The other chief attraction is, as I say, the reprint of Warren Ellis & Phil Jimenez’s ‘Shoot’ which tackled child-on-child gun crime. Written and drawn before whichever the bloody massacre was back then, it was deemed too topical to print, which is precisely why it should have been printed in the first place. Heaven forefend that DC ever grows balls and proves topical.
A woman is reviewing video tapes of school shootings in order to address a Senate Committee with her judgement as to why they are happening. But she just can’t see it and keeps going back to the audio tape on which Reverend Jim Jones persuades his congregation, all nine hundred and fourteen men, women and children, to commit mass suicide.
“It’s deciding what to blame, you know? Blame the parents for keeping a gun in the house? Not without blaming the constitution and pulling the NRA’s chain.”
“The movies, the video games, the comicbooks…”
“More killers fixate and draw inspiration from the Bible than any other piece of culture.”
“So if I did a Nintendo thing called “Flying Chainsaw Jesus” I’d be rich?”
“Ew. And you’ve got kids.”
“And that’s how I oughta know. You oughta see the little bastards playing their video games. Eyes bright, teeth bared, like wolves tearing up a sheep.”
“It’s not the games that do it, Brian.”
No, it’s not. Nor, I can assure you, does this have anything to do with our John or any hocus pocus whatsoever. That would have made this an awful Constantine story, and a complete cop-out on what it is another very real, real-world horror.
The only uncanny thing about John’s involvement is that he’s there at the site of every recent child-child slaying, but he’s only there to see for himself why they are doing it as a favour to a friend whose own boy got blown away, and I believe both John and Warren are absolutely on the nail.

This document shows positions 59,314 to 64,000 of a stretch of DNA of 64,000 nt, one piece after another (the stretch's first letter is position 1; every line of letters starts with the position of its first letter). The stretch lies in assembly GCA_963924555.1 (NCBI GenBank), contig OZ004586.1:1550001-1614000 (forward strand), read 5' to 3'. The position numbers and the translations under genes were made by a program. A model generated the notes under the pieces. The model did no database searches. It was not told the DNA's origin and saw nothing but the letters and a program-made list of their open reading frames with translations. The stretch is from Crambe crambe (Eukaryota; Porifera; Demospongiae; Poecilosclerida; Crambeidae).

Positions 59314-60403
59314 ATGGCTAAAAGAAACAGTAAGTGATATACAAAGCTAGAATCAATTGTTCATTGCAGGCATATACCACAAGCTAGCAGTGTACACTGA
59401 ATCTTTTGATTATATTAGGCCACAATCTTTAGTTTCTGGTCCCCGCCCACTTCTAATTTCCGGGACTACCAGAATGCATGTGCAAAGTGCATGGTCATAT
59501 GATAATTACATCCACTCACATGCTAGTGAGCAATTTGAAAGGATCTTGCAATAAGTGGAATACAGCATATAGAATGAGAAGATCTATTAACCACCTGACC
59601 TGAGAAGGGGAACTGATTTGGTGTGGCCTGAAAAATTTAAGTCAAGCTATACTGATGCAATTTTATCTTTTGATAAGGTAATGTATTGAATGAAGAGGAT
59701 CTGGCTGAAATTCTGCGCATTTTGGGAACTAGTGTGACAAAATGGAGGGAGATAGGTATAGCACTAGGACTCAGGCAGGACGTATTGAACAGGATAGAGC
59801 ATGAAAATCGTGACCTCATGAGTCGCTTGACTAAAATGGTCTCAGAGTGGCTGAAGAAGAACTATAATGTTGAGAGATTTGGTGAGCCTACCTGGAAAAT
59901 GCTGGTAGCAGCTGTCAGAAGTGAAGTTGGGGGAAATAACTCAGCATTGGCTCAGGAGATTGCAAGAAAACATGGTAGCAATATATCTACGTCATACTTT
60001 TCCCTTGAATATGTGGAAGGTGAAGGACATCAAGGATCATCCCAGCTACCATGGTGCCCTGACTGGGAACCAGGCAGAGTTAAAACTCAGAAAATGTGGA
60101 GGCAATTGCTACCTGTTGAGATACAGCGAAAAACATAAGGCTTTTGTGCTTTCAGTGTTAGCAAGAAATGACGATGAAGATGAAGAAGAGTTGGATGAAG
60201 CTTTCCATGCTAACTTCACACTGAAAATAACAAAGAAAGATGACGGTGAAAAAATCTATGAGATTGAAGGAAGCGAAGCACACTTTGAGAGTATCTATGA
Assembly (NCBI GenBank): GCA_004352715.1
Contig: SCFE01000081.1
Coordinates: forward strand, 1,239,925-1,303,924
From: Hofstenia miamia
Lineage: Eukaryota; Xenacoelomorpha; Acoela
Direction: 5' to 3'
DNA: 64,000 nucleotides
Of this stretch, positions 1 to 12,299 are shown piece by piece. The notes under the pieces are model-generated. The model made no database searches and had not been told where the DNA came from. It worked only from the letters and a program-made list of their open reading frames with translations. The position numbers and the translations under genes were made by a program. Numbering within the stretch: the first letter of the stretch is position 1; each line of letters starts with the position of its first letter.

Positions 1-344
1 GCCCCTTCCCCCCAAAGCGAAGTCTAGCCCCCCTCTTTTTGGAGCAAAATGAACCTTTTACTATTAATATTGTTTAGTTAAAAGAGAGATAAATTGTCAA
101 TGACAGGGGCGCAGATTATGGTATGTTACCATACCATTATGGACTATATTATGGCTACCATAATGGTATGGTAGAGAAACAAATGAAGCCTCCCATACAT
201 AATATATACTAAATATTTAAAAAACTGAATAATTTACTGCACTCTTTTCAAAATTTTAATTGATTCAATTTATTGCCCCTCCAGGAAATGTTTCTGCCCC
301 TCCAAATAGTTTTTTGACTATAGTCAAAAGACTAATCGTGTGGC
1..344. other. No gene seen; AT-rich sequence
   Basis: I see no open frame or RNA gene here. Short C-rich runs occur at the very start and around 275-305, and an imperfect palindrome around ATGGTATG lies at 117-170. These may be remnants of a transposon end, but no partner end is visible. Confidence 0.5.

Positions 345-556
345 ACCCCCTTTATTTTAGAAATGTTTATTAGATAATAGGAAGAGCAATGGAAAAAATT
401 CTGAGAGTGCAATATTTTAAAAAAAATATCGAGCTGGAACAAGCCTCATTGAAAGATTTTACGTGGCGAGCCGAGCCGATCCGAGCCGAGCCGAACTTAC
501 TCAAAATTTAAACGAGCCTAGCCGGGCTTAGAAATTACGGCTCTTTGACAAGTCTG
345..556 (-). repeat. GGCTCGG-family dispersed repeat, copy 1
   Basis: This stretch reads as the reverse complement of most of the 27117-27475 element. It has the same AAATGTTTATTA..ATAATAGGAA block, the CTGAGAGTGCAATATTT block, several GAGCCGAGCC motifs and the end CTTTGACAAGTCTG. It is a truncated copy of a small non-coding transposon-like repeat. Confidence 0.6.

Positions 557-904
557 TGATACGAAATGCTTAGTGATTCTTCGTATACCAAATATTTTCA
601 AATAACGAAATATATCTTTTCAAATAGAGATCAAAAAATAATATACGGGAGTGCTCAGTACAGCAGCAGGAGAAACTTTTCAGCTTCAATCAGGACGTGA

Jimenez owns this story as much as Ellis: without his pitch-perfect expressions, particularly the last one, it couldn’t have worked. Now please see Andrew Vachss’ HEART TRANSPLANT (at a mere £4-99) if you want to learn the truth about early self-esteem and bullying.
Codename Baboushka vol 1: Conclave Of Death s/c (£10-99, Image) by Antony Johnston & Shari Chankhamma.
The back and interior covers screamed James Bond title sequence. We’ll return to that in a minute. I thought it was terrific marketing but prefer the honesty of cover art like this which reflects what lies within.
From the writer of UMBRAL, WASTELAND, THE FUSE and its colourist on full art duties here, this a marked departure from Johnston’s other espionage outings like THE COLDEST CITY. As Antony mentioned a few months ago THE COLDEST CITY’s star “pulls a gun precisely three times, only shoots once, and doesn’t hit a thing”. Baboushka will be shooting, hitting, poisoning and blowing many, many things – and by ‘things’ I mean people.